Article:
In November, Andreea Moraru took up her new role as EBRD Regional Head for Greece and Cyprus, just as the bank ceases investment activity here.
Moraru is a Romanian national and was previously a Senior Banker within the EBRD’s Financial Institutions team. She joined the Bank in 2001 and since then she has been instrumental in leading and structuring of a wide range of debt and equity projects, as well as developing leasing, covered bonds and NPL business in the EBRD’s countries of operations.
In an interview with the Cyprus Mail, Moraru explains why the EBRD will no longer make loans here, and what the exit strategy is.
“After six years of investments for a total of approximately €600 million, our successful engagement in Cyprus is coming to an end this year,” Moraru said. “As the EBRD’s mandate expires by the end of 2020, it will stop investing in any new projects on the island.”
Cyprus received recipient country status in May 2014 following a decision by the Bank’s shareholders at the EBRD’s Annual Meeting in Warsaw.
The change in status was requested in February 2014 in a letter which sought EBRD support only for “as long as is strictly necessary to help Cyprus address its transition challenges.” The EBRD was invited by the authorities to support the country’s recovery from a deep economic crisis triggered by the 2008 global financial crisis and subsequent European debt crisis, and to help Cyprus address key structural and transition challenges, including poor governance standards in the banking sector.
“During this period, the EBRD’s strategic focus was on: Restoring financial sector resilience, enhancing the competitiveness and growth of SMEs and promoting a greener energy mix and better resource management. During our operations in Cyprus, we made a significant contribution to the stabilisation and recovery of the local economy, which was facing severe difficulties as a result of the financial crisis,” Moraru continues.
“We have supported the banking sector, we have engaged in policy reform and have provided training and advisory services to small businesses across the whole island for the benefit of both communities.”
The EBRD will, however continue to manage its existing portfolio of investments in Cyprus, Moraru points out.
“Our existing portfolio in the country consists in an equity exposure to Bank of Cyprus, remaining small exposures to photovoltaic parks and the recent investment in the floating storage and regasification unit (FSRU) project, but we won’t invest in any new projects after the end of the year,” she adds.
Cyprus is a shareholder and a donor of the EBRD and it will remain one, Moraru notes. “Moreover, as already mentioned, we’ll keep managing our portfolio in the country. We are determined to maintain our excellent relationship with the Cypriot authorities.”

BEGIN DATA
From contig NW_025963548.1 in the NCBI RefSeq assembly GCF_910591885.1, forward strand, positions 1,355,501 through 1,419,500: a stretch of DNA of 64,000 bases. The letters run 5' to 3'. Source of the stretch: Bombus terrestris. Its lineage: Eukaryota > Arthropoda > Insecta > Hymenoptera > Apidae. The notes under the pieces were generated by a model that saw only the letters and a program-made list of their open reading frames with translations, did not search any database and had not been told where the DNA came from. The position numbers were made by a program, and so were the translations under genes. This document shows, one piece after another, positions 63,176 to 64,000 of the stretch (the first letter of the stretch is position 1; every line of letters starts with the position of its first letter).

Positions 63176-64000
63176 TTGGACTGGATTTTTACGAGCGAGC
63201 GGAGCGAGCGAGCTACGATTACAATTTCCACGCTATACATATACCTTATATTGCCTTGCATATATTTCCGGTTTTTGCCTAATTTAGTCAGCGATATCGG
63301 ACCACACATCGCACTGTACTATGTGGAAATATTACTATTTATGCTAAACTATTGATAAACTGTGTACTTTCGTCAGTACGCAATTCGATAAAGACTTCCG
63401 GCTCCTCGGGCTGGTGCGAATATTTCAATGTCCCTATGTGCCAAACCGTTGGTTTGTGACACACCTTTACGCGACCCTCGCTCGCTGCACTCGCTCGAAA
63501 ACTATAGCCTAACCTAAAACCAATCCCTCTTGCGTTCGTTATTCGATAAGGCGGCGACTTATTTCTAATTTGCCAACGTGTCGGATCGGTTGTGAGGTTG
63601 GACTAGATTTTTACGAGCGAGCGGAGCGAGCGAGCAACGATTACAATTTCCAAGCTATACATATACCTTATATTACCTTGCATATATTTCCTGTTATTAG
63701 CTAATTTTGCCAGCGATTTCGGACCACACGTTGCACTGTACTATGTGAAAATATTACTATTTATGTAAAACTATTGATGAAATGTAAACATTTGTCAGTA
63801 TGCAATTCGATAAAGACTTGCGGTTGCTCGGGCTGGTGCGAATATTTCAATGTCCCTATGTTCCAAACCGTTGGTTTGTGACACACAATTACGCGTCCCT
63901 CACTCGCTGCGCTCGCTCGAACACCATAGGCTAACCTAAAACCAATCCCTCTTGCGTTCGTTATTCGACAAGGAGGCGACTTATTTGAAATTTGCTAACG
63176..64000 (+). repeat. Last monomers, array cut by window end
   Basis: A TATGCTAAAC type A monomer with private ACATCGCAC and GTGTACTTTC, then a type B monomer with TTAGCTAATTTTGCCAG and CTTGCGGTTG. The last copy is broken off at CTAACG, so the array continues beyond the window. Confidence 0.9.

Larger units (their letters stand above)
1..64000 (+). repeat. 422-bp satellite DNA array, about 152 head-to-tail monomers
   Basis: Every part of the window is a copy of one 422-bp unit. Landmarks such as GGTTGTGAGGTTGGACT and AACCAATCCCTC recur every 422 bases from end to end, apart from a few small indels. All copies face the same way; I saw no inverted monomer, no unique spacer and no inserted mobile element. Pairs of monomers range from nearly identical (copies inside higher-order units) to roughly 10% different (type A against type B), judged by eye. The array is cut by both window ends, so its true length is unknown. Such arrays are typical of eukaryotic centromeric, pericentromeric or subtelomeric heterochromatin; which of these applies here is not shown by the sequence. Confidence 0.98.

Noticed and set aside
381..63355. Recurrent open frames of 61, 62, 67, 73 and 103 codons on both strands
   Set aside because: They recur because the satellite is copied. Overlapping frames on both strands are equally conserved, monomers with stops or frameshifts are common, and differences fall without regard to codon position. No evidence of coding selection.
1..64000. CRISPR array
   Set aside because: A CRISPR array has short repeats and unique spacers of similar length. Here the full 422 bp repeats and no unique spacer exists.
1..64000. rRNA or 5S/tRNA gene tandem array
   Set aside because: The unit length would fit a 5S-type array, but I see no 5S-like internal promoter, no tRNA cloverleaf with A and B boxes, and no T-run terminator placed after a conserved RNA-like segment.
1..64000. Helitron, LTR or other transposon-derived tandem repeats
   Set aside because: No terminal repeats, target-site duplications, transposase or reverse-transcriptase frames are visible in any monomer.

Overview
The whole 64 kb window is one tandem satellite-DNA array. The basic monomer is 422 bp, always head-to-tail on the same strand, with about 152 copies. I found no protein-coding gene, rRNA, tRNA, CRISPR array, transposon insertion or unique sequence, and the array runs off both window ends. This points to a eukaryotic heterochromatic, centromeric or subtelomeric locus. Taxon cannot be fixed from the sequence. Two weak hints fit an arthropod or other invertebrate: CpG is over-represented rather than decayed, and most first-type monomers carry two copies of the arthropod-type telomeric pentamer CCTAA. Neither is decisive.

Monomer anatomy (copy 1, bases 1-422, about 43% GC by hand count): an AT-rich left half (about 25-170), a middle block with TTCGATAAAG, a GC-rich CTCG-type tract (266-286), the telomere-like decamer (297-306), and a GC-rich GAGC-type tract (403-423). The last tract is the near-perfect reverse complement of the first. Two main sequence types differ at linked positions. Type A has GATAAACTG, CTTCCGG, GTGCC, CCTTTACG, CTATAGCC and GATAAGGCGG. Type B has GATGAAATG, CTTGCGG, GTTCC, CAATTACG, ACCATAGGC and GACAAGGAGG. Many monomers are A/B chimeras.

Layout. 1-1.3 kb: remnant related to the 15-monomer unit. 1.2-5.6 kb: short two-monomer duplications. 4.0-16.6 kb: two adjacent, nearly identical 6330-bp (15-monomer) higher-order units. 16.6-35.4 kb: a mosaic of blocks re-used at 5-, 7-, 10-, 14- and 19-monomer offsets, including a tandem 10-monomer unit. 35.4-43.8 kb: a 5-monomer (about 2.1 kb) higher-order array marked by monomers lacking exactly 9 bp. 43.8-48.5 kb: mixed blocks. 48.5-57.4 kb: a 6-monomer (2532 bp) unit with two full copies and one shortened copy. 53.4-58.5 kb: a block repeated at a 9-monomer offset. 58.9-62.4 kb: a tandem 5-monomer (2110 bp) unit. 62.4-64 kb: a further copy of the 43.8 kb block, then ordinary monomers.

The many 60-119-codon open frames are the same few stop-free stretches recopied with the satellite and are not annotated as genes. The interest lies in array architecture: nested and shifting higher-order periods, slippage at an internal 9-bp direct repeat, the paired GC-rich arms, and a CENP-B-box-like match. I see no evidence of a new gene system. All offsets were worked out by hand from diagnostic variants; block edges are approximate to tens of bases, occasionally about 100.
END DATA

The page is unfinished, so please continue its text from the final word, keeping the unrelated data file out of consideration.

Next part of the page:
“We are very proud to have supported the recovery and resilience of the Cypriot economy and I would like to mention some notable examples of our work in Cyprus:
- In 2014, the EBRD invested €120 million in Bank of Cyprus as part of BoC’s €1 billion capital raise;
- In the energy sector, the Bank’s activities included an €80 million loan to the Natural Gas Infrastructure Company of Cyprus for the development of a new infrastructure, allowing Cyprus to replace expensive and polluting heavy fuel oil with cleaner natural gas and reduce the country’s CO2 emissions by 10 per cent.
- We have also supported the construction of five solar PV plants in in the areas of Frenaros, Nisou, Dhali, Paliometocho and Malounta. These were among the first solar photovoltaic projects of this scale to be implemented in Cyprus.
- We are very proud of our Advice for Small Business programme, which has supported more than 270 SMEs in Cyprus. Projects benefited from donor funding provided by the European Union, the European Regional Development Fund, the EU Aid Programme for the Turkish Cypriot community, the Republic of Cyprus, and the EU Programme Support Action (PSA). We have already shared our experience and know-how with the Ministry of Energy, Commerce and Industry of Cyprus.
We have been very active in trade finance, supporting financial institutions and small businesses with their trade finance business. To support trade, the EBRD Trade Facilitation Programme (TFP) provided guarantees covering the political and commercial payment risk. The EBRD also provided trade finance know-how to local banks through advanced trade finance training,” she says.
Moraru emphasises the EBRD’s role in strengthening the resilience of the financial sector, including governance standards in the banking sector. “This has been done through providing direct and indirect financing, equity investments into systemic banks, and engaging in policy dialogue with the government and market participants.”